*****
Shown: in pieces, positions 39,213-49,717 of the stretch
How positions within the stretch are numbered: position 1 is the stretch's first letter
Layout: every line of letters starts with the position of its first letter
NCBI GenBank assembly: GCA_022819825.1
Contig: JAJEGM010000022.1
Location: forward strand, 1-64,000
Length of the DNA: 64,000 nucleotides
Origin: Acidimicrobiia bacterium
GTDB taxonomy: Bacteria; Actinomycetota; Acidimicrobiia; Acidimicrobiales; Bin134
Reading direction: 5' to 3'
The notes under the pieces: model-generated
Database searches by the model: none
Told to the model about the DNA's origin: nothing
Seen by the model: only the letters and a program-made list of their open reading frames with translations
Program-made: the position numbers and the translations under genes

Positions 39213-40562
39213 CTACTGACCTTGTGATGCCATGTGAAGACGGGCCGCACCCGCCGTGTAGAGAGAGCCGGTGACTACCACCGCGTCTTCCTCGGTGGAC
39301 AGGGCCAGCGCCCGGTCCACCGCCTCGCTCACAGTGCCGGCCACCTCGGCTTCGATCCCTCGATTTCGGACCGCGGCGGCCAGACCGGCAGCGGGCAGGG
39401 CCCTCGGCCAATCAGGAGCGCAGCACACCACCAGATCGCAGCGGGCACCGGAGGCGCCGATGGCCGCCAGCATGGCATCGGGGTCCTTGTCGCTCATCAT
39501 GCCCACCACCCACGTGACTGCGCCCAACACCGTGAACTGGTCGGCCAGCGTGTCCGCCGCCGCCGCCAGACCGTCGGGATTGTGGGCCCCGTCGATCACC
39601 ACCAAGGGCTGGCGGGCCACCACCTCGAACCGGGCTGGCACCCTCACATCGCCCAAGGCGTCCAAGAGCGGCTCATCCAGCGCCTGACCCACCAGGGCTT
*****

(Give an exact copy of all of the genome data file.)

Shown: in pieces, positions 39,213-49,717 of the stretch
How positions within the stretch are numbered: position 1 is the stretch's first letter
Layout: every line of letters starts with the position of its first letter
NCBI GenBank assembly: GCA_022819825.1
Contig: JAJEGM010000022.1
Location: forward strand, 1-64,000
Length of the DNA: 64,000 nucleotides
Origin: Acidimicrobiia bacterium
GTDB taxonomy: Bacteria; Actinomycetota; Acidimicrobiia; Acidimicrobiales; Bin134
Reading direction: 5' to 3'
The notes under the pieces: model-generated
Database searches by the model: none
Told to the model about the DNA's origin: nothing
Seen by the model: only the letters and a program-made list of their open reading frames with translations
Program-made: the position numbers and the translations under genes

Positions 39213-40562
39213 CTACTGACCTTGTGATGCCATGTGAAGACGGGCCGCACCCGCCGTGTAGAGAGAGCCGGTGACTACCACCGCGTCTTCCTCGGTGGAC
39301 AGGGCCAGCGCCCGGTCCACCGCCTCGCTCACAGTGCCGGCCACCTCGGCTTCGATCCCTCGATTTCGGACCGCGGCGGCCAGACCGGCAGCGGGCAGGG
39401 CCCTCGGCCAATCAGGAGCGCAGCACACCACCAGATCGCAGCGGGCACCGGAGGCGCCGATGGCCGCCAGCATGGCATCGGGGTCCTTGTCGCTCATCAT
39501 GCCCACCACCCACGTGACTGCGCCCAACACCGTGAACTGGTCGGCCAGCGTGTCCGCCGCCGCCGCCAGACCGTCGGGATTGTGGGCCCCGTCGATCACC
39601 ACCAAGGGCTGGCGGGCCACCACCTCGAACCGGGCTGGCACCCTCACATCGCCCAAGGCGTCCAAGAGCGGCTCATCCAGCGCCTGACCCACCAGGGCTT